Many workplace injuries and illnesses could be prevented by the proper use of personal protective equipment. Safety in the workplace is regulated by the Occupational Safety and Health Administration. The agency provides rules for specific accessories and requires a walk-through assessment and survey of the workplace to determine what hazards exist and what PPE is needed. Once appropriate PPE is chosen, employees must be thoroughly trained in its proper use to have it be effective. OSHA and manufacturers are willing to help with selection and proper use of PPE. Many PPE manufacturers can provide workplace training.
Hazards exist in every workplace in many different forms: sharp edges, falling objects, flying sparks, chemicals, noise and myriad other potentially dangerous situations. The Occupational Safety and Health Administration (OSHA) requires employers to protect their employees from workplace hazards that can cause injury.
Controlling a hazard at its source is the best way to protect employees. Depending on the hazard or workplace conditions, OSHA recommends the use of engineering or work practice controls to manage or eliminate hazards to the greatest extent possible. For example, building a barrier between the hazard and the employees is an engineering control; changing the way in which employees perform their work is a work-practice control. When engineering, work practice and administrative controls are not feasible or do not provide enough protection, employers must provide personal protective equipment or PPE to their employees and ensure its use. PPE is worn to minimize exposure to a variety of hazards. Examples of PPE are gloves, foot and eye protection, protective hearing devices (earplugs, muffs) hard hats, respirators and full body suits.
Employers and employees need to:
In general, employers are responsible for:
In general, employees should:
Specific requirements for PPE are presented in many different OSHA standards, published in 29 CFR. Some standards require that employers provide PPE at no cost to the employee while others simply state that the employer must provide PPE. See lists broken into subsections, OSHA Standards that Require PPE
A first critical step in developing a comprehensive safety and health program is to identify physical and health hazards in the workplace. This process is known as a hazard assessment. Potential hazards may be physical or health-related and a comprehensive hazard assessment should identify hazards in both categories. Examples of physical hazards include moving objects, fluctuating temperatures, high intensity lighting, rolling or pinching objects, electrical connections and sharp edges. Examples of health hazards include overexposure to harmful dusts, chemicals or radiation.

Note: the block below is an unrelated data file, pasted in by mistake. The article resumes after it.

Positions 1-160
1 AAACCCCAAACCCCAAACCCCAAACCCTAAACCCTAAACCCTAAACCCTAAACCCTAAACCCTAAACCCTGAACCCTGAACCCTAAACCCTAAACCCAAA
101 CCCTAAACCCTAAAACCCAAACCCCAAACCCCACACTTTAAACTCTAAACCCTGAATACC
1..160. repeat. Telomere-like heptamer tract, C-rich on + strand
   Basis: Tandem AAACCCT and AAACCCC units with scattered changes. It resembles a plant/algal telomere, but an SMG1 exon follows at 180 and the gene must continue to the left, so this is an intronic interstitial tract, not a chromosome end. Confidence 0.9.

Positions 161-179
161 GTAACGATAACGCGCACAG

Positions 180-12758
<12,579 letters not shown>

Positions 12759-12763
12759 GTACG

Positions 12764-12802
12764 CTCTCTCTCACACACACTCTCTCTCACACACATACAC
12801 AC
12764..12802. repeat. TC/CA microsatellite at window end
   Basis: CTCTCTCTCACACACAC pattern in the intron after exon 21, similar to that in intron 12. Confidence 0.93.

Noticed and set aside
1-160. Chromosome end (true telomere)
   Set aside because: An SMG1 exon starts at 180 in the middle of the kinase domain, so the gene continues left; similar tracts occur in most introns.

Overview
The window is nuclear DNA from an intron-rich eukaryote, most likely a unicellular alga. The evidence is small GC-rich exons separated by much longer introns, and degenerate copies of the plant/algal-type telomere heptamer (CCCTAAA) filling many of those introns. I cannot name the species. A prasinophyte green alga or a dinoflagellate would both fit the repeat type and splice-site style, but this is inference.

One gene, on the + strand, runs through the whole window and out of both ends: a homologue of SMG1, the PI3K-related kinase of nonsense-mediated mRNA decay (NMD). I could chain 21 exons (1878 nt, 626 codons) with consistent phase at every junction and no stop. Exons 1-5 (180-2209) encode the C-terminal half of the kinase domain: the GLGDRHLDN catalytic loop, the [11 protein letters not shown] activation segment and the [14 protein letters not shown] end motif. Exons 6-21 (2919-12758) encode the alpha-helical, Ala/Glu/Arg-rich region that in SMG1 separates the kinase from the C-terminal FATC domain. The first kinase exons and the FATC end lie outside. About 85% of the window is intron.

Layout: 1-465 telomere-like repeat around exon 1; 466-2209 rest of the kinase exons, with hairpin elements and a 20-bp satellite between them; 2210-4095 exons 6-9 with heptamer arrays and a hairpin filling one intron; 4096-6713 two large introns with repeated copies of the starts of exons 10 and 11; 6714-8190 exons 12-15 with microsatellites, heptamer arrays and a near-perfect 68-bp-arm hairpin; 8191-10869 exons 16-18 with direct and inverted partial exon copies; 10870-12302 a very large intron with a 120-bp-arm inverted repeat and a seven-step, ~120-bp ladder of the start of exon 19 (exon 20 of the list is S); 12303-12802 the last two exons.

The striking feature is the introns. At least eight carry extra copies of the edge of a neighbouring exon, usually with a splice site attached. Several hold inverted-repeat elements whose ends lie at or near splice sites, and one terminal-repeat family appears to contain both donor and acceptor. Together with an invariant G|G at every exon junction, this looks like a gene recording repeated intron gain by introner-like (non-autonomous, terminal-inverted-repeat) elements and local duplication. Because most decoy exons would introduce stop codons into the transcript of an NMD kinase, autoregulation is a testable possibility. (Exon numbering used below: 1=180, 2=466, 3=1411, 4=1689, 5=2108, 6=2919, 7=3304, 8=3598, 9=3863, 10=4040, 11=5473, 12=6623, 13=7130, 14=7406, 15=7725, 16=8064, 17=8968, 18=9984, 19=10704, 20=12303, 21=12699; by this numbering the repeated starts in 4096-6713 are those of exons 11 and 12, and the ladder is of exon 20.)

The hazard assessment should begin with a walk-through survey of the facility to develop a list of potential hazards in the following basic categories:
During the walk-through survey, note the basic layout of the facility and review any history of occupational illnesses or injuries, and look for:
When the walk-through is complete, the employer should organize and analyze the data to help determine the proper types of PPE required at the worksite. The employer should become aware of the different types of PPE available and the levels of protection offered. The OSHA consulting program or manufacturers can help with this process. Select PPE that will provide a level of protection greater than the minimum required to protect employees from hazards, but not so that it creates hazards from overprotection.
The employer should periodically reassess the workplace for any changes in conditions, equipment or operating procedures that could affect occupational hazards. This periodic reassessment should also include a review of injury and illness records to spot any trends or areas of concern and taking appropriate corrective action. The suitability of existing PPE, along with an evaluation of its condition and age, should be included in the reassessment. Documentation of the hazard assessment is required through a written certification that includes the following information:
All personal protective equipment should be of safe design and construction, and be maintained in a clean and reliable fashion. Employers should consider the fit and comfort of PPE when selecting items for their employees. PPE that is the proper size for each employee, fits well and is comfortable to wear will encourage employee use of PPE. Different types of PPE should be compatible when worn together. Ill-fitting PPE or that which is uncomfortable and not worn will do little to protect the health and safety of public entity employees.